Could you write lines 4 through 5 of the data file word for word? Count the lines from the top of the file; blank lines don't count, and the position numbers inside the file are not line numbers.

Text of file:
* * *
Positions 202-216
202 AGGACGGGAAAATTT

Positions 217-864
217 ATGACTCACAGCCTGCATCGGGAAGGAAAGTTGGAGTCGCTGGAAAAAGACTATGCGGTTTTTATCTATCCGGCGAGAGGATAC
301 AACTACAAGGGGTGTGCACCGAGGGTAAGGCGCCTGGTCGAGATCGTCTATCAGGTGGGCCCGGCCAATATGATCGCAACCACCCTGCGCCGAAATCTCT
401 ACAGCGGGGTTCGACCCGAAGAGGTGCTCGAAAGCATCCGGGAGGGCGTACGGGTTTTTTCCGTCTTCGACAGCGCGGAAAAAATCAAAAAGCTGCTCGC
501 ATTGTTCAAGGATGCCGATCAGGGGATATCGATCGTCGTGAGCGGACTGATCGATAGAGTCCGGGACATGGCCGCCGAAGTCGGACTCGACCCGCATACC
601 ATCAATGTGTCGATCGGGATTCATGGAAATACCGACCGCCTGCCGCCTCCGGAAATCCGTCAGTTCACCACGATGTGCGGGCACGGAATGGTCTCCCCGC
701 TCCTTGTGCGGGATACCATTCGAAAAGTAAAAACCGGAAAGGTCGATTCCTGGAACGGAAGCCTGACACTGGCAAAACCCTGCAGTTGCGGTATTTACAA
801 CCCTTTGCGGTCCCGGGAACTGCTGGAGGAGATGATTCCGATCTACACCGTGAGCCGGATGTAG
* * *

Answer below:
217 ATGACTCACAGCCTGCATCGGGAAGGAAAGTTGGAGTCGCTGGAAAAAGACTATGCGGTTTTTATCTATCCGGCGAGAGGATAC
301 AACTACAAGGGGTGTGCACCGAGGGTAAGGCGCCTGGTCGAGATCGTCTATCAGGTGGGCCCGGCCAATATGATCGCAACCACCCTGCGCCGAAATCTCT